4

HINT: $$\frac{(n+1)!}{2^n}=\frac{2}{2}\frac{3}{2}\frac{4}{2}\cdots \frac{n-1}{2}\frac{n}{2}\frac{n+1}{2}$$


4

Step II. This Assume $8^n \vert (4n)!$ is true for all $n$ is absoultely WRONG. This is your theorem to prove — once you assume it is true, it became an axiom instead of a theorem. Say instead: Assume $8^n \vert (4n)!$ is true for some $n$ then show it implies that $8^{n+1} \vert (4(n+1))!$, consequently, based on the principle of induction, ...


4

I'm not sure how to proceed with your induction proof. A more direct approach is to write: $$\begin{align}k(k-1)\binom{n}{k}&=k(k-1)\frac{n!}{k!(n-k)!}\\ &=n(n-1)\frac{(n-2)!}{(k-2)!(n-k)!}\\ &=n(n-1)\binom{n-2}{k-2} \end{align}$$


4

Lemma. If $a,b$ are integers with $0\le a<b$ then $a!b!\le(a+1)!(b-1)!$ with equality iff $b=a+1$. Proof. Indeed, $a!b! = a!(b-1)!\cdot b\stackrel{(*)}\ge a!(b-1)!\cdot(a+1)=(a+1)!(b-1)!$ and equality at $(*)$ holds iff $b=a+1$. $\square$ Fix $k\in\Bbb N$ and consider $$ A:=\{\,x!y!z!\mid x,y,z\in \Bbb N_0, x+y+z=3k\,\}.$$ As a finite set, $A$ ...


3

$$\sum_{k=2}^{n}k\left(k-1\right)\binom{n}{k}=\sum_{k=2}^{n}\frac{n!}{\left(k-2\right)!\left(n-k\right)!}=n\left(n-1\right)\sum_{k=2}^{n}\binom{n-2}{k-2}=\cdots$$


3

Suppose we seek to verify that $$(-1)^p \sum_{q= r}^p {p\choose q} {q\choose r} (-1)^q q^{p- r} = \frac{p!}{ r!}.$$ We use the integral representation $${q\choose r} = {q\choose q- r} = \frac{1}{2\pi i} \int_{|z|=\epsilon} \frac{(1+z)^{q}}{z^{q- r+1}} \; dz$$ which is zero when $q\lt r$ (pole vanishes) so we may extend $q$ back to zero. We also use ...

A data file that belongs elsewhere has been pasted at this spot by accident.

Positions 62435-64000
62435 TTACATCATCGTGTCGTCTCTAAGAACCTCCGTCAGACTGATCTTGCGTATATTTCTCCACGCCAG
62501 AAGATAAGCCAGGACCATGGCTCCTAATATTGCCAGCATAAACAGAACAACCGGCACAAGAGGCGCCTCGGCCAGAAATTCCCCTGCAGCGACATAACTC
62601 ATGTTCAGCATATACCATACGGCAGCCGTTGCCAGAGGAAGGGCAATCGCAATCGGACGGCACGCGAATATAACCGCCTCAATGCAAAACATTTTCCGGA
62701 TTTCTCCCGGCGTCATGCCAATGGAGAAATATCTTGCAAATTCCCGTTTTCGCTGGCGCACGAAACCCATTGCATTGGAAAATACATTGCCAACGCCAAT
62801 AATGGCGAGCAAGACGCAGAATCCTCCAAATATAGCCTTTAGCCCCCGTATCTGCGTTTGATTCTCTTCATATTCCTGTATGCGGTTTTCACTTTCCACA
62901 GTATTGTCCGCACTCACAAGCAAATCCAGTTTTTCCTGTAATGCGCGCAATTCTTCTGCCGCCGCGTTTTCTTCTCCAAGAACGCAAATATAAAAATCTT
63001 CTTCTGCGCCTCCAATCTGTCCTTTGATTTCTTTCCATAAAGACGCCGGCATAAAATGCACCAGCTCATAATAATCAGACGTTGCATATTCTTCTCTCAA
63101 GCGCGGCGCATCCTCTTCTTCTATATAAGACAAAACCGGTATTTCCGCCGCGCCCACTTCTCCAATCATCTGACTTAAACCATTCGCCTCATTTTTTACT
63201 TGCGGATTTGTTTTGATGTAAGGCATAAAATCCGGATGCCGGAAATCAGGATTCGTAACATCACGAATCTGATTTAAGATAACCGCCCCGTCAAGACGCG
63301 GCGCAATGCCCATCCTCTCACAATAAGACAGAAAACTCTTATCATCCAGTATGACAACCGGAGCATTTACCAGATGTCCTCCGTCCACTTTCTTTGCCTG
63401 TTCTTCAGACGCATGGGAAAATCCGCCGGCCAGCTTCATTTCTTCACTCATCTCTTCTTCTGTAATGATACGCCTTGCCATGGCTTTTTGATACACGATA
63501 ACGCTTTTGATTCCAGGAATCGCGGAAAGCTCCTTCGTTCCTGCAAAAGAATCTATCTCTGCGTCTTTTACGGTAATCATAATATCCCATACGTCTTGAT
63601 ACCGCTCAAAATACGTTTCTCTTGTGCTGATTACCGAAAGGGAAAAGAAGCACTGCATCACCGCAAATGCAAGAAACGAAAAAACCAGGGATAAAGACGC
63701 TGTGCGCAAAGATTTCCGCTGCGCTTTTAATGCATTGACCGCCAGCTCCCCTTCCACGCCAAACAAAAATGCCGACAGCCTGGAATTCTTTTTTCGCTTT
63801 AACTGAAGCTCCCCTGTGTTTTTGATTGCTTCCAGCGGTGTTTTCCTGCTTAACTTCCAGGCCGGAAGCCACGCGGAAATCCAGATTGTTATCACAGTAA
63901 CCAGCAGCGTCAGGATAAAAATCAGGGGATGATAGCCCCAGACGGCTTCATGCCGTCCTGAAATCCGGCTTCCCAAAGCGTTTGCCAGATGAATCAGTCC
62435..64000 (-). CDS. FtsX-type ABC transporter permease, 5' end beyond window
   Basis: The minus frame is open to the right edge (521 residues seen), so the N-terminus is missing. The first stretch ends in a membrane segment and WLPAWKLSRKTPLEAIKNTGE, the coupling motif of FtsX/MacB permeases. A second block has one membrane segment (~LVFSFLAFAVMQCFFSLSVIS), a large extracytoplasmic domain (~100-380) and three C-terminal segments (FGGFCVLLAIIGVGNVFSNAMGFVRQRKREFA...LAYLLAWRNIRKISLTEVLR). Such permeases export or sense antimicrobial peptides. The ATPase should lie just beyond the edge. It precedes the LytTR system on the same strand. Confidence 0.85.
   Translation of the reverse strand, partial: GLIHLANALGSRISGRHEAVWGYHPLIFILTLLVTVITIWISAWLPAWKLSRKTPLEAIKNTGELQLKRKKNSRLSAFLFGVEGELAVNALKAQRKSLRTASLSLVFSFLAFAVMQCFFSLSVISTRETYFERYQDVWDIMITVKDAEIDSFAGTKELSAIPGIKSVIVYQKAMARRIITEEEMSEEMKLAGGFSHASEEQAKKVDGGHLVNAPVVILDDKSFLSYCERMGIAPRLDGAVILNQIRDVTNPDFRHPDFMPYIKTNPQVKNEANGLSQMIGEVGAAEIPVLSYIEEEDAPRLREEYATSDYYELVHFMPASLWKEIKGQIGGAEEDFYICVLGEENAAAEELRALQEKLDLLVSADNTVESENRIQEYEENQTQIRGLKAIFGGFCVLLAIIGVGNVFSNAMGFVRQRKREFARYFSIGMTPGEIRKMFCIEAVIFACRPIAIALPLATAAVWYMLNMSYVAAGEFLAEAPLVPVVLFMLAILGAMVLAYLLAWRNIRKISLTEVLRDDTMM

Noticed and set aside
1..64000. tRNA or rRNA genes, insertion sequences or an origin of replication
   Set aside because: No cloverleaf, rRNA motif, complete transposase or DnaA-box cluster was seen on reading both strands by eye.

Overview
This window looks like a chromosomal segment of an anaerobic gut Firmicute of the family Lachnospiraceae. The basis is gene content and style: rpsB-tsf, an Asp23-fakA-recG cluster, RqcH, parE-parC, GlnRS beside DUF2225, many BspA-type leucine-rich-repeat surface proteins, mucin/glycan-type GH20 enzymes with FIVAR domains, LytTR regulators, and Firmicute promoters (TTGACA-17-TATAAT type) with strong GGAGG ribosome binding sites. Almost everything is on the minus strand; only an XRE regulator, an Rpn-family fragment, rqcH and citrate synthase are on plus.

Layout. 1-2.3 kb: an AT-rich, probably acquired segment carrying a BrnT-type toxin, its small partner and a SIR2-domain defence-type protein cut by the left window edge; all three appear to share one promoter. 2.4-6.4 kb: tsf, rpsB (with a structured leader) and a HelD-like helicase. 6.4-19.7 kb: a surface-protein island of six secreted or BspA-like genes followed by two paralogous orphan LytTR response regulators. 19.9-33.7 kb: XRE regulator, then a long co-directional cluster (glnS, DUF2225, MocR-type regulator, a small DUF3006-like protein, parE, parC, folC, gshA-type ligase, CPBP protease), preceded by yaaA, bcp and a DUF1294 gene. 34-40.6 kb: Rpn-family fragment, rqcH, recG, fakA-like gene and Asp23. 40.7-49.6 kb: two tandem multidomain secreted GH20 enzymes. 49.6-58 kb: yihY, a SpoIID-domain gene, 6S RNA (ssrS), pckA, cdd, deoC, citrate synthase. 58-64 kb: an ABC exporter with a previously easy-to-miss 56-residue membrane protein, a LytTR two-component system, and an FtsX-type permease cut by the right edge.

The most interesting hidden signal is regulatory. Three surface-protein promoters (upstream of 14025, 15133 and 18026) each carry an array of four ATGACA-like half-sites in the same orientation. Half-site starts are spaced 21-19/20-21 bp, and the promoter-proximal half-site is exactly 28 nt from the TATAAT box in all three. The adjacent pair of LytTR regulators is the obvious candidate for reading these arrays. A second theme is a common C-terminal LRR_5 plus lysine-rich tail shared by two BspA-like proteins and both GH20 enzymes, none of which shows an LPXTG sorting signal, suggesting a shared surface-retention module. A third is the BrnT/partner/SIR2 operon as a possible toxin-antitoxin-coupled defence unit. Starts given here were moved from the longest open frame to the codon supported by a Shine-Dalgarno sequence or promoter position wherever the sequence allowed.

3

Good so far, to finish up just note that $$(4(n + 1))! = (4n + 4)! = (4n + 4)(4n + 3)(4n + 2)(4n + 1)(4n)!.$$ Since $4$ divides $(4n + 4)$ and $2$ divides $(4n + 2$), we have that $8$ divides $(4n + 4)(4n + 3)(4n + 2)(4n + 1)$. By the induction hypothesis, $8^n$ divides $(4n)!$. Therefore $8^{n+1}$ divides $(4(n + 1))!$, completing the induction step. You ...


3

This is quite a nice problem, though a proper solution is pretty involved for a job interview. Here's a compact way to repackage this: The largest power $k$ of a prime $p$ that divides $n!$ is the $p$-adic valuation $$v_p(n!) := \sum_{k = 1}^{\infty} \left\lfloor \frac{n}{p^k} \right\rfloor$$ of $n!$. Expanding this necessarily finite sum and applying a ...


2

Use Stirling's approximation $$ n!\sim \sqrt{2\pi n} (n/e)^n $$ for large $n$ to write $$ \frac{(3n)!(1/27)^n}{(n!)^3}\sim\frac{\sqrt{2\pi 3 n} (3n/e)^{3n} (1/27)^n }{(\sqrt{2\pi n} (n/e)^n)^3 }=\frac{\sqrt{3}}{2n\pi}\to 0 $$ for large $n$.


2

My comments from the other question apply here as well. But we actually can define $Z(a,n)$ even with such a mild class of functions as one including the ceiling function, addition, subtraction, and division. $$Z(a,n) = \left\lceil \frac {n-1}a - \left\lceil \frac{n-1}{a} \right\rceil \right\rceil.$$ Actually, the example you gave in the comments extends ...